"(500) Days of Summer" is a movie about obsessions -- gentle, often charming and non-stalkerish obsessions, for the most part, but obsessions all the same. Chief among them -- after romantic love, the subject that stands always at the heart of the story, its existence always up for impassioned, practically theological debate -- is architecture.
The movie, set in downtown Los Angeles, is filled with shots that make the neighborhood look like an architectural guidebook come to celluloid life, mostly because Tom, an aspiring architect with a day job writing copy for greeting cards, relies on walking tours as a central part of his sometimes bumbling courtship of Summer, a flightily charismatic co-worker. Tom is particularly fond of the 1927 Fine Arts Building, on 7th Street, and 1902's Continental Building on Spring, which he proudly cites as downtown's first skyscraper.
It is surely significant that directors are now content to let downtown, so long a cinematic stand-in, play itself and even to put the neighborhood at the center of their story lines. There's a twist, though, to the picture's emphasis on architecture: It has been carefully edited to excise virtually all shots of buildings finished after about 1950. Don't expect to see Frank Gehry's shimmering Walt Disney Concert Hall or the Department of Water and Power by A.C Martin. Or Thom Mayne's Caltrans District 7 Headquarters, whose imposing, perforated-metal facade has made it a movie and car-commercial staple. Or Rafael Moneo's Cathedral of Our Lady of the Angels. Or even what was known until a year ago as the ImaginAsian theater on Main Street, an all-white curving design by Hodgetts + Fung that Summer and Tom might plausibly have visited for a matinee showing of some appropriately obscure Korean or Taiwanese movie.
The only time contemporary architecture figures in the story, in fact, is when Tom, sitting on a bench with Summer in Angel's Knoll Park, complains about all the parking garages that have recently disfigured downtown's handsome prewar profile. It's as if there are two kinds of buildings downtown: old ones full of character and new ones filled with cars. His view from the bench, in fact, pretty neatly sums up the movie's view of architecture: What he sees is a tiny, carefully trimmed slice of downtown masquerading as a panorama.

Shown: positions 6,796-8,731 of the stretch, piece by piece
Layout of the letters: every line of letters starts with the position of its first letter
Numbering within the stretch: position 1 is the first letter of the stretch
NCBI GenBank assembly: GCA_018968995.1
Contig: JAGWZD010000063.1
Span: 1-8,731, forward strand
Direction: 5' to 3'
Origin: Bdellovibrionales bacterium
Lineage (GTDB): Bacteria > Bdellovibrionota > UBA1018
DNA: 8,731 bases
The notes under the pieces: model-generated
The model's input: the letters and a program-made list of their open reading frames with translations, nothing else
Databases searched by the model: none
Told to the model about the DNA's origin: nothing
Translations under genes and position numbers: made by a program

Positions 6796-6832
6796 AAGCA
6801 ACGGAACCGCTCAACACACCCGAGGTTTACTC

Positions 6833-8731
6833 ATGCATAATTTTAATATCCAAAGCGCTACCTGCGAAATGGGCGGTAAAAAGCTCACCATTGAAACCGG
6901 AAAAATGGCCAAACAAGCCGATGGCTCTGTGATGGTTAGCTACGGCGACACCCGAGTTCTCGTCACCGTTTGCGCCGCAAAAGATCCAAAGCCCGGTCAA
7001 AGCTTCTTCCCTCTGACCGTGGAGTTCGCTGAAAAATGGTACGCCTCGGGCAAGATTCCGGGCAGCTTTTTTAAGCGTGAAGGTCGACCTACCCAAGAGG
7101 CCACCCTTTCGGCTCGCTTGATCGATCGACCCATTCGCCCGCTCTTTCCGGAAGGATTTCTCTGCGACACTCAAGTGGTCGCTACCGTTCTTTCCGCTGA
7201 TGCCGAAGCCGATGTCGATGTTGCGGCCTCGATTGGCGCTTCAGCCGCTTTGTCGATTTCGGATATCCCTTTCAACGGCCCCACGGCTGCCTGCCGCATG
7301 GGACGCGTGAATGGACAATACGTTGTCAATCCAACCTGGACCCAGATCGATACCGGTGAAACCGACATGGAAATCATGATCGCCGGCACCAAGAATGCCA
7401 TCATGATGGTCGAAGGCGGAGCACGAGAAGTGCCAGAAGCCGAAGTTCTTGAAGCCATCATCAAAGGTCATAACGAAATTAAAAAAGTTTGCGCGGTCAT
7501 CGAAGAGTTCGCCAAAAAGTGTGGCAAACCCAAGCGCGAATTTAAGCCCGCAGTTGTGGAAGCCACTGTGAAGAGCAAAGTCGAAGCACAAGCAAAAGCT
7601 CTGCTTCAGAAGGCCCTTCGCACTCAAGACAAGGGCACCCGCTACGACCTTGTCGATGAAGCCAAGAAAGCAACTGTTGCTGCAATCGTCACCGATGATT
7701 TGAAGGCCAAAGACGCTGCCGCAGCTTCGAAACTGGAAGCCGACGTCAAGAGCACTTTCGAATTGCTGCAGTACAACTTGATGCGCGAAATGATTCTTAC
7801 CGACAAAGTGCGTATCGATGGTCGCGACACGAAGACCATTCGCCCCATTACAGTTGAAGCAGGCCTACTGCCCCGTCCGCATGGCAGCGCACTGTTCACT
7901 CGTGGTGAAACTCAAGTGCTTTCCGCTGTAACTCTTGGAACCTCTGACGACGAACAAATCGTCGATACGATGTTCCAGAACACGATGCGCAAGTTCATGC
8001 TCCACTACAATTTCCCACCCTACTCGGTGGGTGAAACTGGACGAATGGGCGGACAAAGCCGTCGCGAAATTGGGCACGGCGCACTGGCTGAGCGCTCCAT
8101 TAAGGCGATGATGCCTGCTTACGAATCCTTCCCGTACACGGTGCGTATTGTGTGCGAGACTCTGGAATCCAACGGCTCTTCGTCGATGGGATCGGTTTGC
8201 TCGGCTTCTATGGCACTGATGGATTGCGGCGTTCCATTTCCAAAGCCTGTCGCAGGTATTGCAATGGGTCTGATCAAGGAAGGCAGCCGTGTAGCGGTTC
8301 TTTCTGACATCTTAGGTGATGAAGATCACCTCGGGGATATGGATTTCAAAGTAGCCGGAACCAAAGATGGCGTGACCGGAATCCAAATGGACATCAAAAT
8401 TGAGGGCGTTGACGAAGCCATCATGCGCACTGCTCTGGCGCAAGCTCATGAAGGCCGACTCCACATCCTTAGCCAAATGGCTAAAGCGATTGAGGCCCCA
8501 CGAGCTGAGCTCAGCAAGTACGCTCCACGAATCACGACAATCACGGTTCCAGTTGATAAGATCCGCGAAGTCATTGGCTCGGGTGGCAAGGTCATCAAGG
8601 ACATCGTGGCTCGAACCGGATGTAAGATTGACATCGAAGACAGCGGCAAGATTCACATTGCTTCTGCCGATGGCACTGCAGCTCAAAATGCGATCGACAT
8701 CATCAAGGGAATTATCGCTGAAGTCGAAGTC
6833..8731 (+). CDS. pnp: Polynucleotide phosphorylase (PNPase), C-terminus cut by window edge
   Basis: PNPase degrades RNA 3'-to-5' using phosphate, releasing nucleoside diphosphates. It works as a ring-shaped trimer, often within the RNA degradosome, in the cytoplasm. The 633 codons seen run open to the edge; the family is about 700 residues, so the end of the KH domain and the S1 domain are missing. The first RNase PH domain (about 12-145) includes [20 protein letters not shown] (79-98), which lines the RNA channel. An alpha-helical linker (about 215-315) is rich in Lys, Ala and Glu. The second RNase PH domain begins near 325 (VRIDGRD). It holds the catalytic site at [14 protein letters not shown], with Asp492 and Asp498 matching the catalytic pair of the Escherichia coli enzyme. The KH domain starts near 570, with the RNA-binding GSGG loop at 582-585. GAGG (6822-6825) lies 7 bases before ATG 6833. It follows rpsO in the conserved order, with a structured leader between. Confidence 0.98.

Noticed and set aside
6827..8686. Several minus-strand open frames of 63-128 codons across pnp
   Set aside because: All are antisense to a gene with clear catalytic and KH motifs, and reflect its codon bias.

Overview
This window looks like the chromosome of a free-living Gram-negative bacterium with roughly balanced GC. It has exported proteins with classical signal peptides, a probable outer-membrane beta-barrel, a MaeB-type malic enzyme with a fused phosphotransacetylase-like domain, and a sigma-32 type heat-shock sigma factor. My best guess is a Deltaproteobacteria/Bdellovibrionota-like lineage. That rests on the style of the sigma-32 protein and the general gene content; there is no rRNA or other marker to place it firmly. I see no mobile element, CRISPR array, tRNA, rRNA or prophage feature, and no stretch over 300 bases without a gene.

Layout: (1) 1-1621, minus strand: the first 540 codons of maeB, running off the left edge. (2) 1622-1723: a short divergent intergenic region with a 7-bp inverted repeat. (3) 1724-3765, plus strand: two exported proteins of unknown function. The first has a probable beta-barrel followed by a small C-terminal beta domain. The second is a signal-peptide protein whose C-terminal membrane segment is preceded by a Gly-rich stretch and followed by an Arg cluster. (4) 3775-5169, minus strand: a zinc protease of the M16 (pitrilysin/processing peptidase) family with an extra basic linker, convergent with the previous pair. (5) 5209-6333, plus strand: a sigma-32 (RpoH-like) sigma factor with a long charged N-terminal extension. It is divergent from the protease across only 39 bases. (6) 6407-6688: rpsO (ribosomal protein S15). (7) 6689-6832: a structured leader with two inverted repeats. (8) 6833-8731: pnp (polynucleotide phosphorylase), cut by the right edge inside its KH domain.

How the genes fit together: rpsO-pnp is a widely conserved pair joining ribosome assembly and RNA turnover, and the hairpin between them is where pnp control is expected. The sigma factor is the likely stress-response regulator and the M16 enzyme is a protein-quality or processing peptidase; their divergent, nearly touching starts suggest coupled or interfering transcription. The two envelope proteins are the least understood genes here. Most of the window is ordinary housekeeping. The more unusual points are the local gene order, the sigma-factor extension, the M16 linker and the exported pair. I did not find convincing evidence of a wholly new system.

There are a few obvious reasons for that highly selective perspective. For starters, Tom (Joseph Gordon-Leavitt) and Summer (Zooey Deschanel) are both characters drawn to the old, quirky and overlooked: Neither one much likes new movies, music or fashion. Their taste, finely honed and fiercely held, is best described as anachronistic, both specific and wide enough to include "The Graduate," Regina Spektor and the Smiths. Then there's the fact that the movie's structure is itself retrospective: In aggressively shuffling the story line, the screenwriters, Scott Neustadter and Michael H. Weber, give us the end of the relationship early on and let us spend the rest of the movie looking back. The buildings on view fit neatly into that structure: The content of the movie is what's come before.
But there's another element of the picture's thematic use of architecture that says something intriguing about the relationship between design and certain quarters of American culture, particularly its twenty- and thirtysomething culture. "500 Days" is, as far as genres go, a hybrid picture, something of an emo version of a romantic comedy: It disdains machismo, futurism, violence and volume in favor of subtlety and heartfelt, if often mumbled, emotion.
The one time Tom really runs afoul of Summer's feelings is when he throws a punch at a guy who's been hassling her at a bar (downtown's highly photogenic Broadway Bar, by the way). Tom is one of a number of emo leading men to emerge from Hollywood this year, joining sensitive types in "Adventureland" and "Away We Go," among other pictures. As Gawker noted this week, the cineplex has been full of "gentle, sensitive, geeky male outsiders with a love of Lou Reed and snug hoodies."
With its very particular aesthetic point of view and calibrated tone, "(500) Days" shares much cultural ground not just with indie bands but with emo culture broadly defined -- with journals like McSweeney's (whose founder, Dave Eggers, cowrote "Away We Go"), radio programs like "This American Life" (whose host, Ira Glass, is Tom with chunky black glasses and a decade or two older) and so on.
Tom's architectural drawings, when he gets around to making them, are certainly not done with the aid of any computer software: They are eccentrically, minutely detailed throwbacks that he executes in a notebook, on a chalkboard at home or on Summer's forearm. No blobs or parametric wonders for him, thank you very much, nor any of the straight, spare lines of the International Style: His sketches are a cross between the charcoal drawings of Hugh Ferriss and the precise ink illustrations of McSweeney's favorite Chris Ware.